Common causes

Prevention

Treatment of established constipation If stool in rectum:

Hard: glycerin suppository, Fleets enema, disimpaction.

Soft: bisacodyl (Dulcolax) or docusate (Colace) suppository, Fleets enema disim- paction. If no stool in rectum: Do plain x-ray.

No bowel obstruction: bisacodyl or docu-

sate

suppository , oral medication.

Poor oral intake or dehydration.

General measures: encourage generous fluid intake (8-10 glasses/day).

Malnutrition: related to the anorexia/ cachexia syndrome.

FIBER NOT HELPFUL as patient becomes debilitated.

Poor fluid intake.

Drugs: opioids, anticholinergic drugs, diuretics, iron, etc.

Decreased mobility.

Abdominal tumors.

Hypokalemia, hypercalcemia.

Encourage exercise as tolerated.

Suggested bowel routine for patients on regular opioids: When starting a patient on an opioid, start laxatives simultaneously and give regularly not prn.

Bowel obstruction: appropriate therapy.

Start with a bowel stimulant and a stool softener (eg: senna 1-2 tabs h.s. + docu- sate 100 mg-200 mg bid po.)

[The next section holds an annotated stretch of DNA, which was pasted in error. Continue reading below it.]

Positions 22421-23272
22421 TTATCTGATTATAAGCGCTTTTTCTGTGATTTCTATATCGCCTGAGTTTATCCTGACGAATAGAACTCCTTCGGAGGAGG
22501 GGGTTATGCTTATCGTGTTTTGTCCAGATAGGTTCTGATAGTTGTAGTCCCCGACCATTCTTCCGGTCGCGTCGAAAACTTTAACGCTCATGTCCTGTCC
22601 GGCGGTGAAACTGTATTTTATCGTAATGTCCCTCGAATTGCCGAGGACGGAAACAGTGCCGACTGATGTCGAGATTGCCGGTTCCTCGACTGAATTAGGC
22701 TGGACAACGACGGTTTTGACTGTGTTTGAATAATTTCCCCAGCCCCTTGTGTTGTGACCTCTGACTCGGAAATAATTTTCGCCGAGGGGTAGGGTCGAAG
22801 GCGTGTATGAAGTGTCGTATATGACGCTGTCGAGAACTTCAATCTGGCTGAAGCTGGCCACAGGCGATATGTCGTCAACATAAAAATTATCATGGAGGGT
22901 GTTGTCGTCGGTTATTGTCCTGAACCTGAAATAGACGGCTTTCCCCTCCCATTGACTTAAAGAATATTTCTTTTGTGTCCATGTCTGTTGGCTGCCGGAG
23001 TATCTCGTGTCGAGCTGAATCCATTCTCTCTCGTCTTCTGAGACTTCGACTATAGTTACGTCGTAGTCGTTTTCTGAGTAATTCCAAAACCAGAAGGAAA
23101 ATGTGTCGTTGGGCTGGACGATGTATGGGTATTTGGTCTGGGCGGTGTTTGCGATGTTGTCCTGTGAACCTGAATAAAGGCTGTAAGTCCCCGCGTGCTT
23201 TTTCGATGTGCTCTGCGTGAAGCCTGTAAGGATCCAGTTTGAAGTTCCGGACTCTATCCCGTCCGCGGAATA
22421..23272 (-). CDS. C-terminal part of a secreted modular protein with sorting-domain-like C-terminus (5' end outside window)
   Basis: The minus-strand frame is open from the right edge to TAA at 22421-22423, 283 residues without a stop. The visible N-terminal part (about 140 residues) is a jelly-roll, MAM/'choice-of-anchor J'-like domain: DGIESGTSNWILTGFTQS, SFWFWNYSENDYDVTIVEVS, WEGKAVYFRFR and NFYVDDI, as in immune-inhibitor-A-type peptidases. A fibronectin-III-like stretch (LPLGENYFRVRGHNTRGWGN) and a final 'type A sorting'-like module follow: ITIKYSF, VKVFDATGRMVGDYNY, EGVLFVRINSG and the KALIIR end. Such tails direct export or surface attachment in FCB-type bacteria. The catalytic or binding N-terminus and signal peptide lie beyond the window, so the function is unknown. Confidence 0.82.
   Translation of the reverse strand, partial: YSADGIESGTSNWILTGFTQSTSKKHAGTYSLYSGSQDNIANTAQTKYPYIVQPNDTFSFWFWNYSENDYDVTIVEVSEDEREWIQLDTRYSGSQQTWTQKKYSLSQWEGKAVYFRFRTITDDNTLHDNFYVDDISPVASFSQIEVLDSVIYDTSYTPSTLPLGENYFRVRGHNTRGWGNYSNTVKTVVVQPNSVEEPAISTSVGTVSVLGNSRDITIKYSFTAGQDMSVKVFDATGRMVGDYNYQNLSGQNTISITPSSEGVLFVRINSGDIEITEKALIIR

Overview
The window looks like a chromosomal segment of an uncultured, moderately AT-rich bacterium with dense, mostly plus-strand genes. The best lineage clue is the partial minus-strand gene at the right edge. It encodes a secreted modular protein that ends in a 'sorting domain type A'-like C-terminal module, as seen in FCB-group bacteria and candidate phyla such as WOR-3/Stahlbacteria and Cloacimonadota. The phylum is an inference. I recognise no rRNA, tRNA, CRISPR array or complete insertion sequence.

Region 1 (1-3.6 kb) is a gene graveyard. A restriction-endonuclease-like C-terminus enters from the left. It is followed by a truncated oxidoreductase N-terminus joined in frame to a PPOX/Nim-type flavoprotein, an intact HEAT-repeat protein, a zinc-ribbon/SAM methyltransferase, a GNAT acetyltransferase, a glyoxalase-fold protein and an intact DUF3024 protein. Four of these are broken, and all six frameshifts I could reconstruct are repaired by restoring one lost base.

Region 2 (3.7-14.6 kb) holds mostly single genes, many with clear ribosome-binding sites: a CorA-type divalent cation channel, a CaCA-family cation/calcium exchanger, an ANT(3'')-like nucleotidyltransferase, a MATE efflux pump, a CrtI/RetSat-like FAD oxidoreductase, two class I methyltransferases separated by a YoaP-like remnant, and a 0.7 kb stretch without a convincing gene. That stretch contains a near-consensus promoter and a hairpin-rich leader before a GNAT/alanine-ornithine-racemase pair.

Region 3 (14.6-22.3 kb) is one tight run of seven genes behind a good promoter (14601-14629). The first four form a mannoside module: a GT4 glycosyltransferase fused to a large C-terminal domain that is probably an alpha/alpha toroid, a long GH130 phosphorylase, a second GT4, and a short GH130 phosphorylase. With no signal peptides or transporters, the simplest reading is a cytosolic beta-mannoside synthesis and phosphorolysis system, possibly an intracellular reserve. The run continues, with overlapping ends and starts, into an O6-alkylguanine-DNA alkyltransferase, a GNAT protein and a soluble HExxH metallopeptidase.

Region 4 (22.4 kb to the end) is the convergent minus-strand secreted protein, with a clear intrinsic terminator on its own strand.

Adjust dosages and frequencies as needed to ensure the patient has a soft,

formed bowel

movement every 1-2 days.

Patients often require senna 2-4 tabs bid

Doses

 

N.B.: Patients can become constipated even if they are not eating!

Diagnosing constipation

Can present as diarrhea

Perform a digital rectal examination.

Occasionally a plain abdominal radiograph may assist in the diagnosis.

Stool Softener: Colace 100mg 1-2 PO BID (also comes in liquid form for PEG tube feedings)

Stimulant Laxative:

Bisacodyl tablet 5 mg 1-2 po QD-BID

Bisacodyl suppository 10 mg PR QD-BID

Senokot (NF) Senna 2-4 tabs PO QD-BID

up to qid prn, and docusate 200 mg tid up to qid prn.

If no bowel movement within 3 days, administer a fleet enema or Bisacodyl suppository rectally on day three.

Lactulose (10gm/15ml) 30-45ml PO BID- QID.

Milk of Magnesia (magnesium hydroxide 400mg/5 ml) 30ml PO TID-QID prn.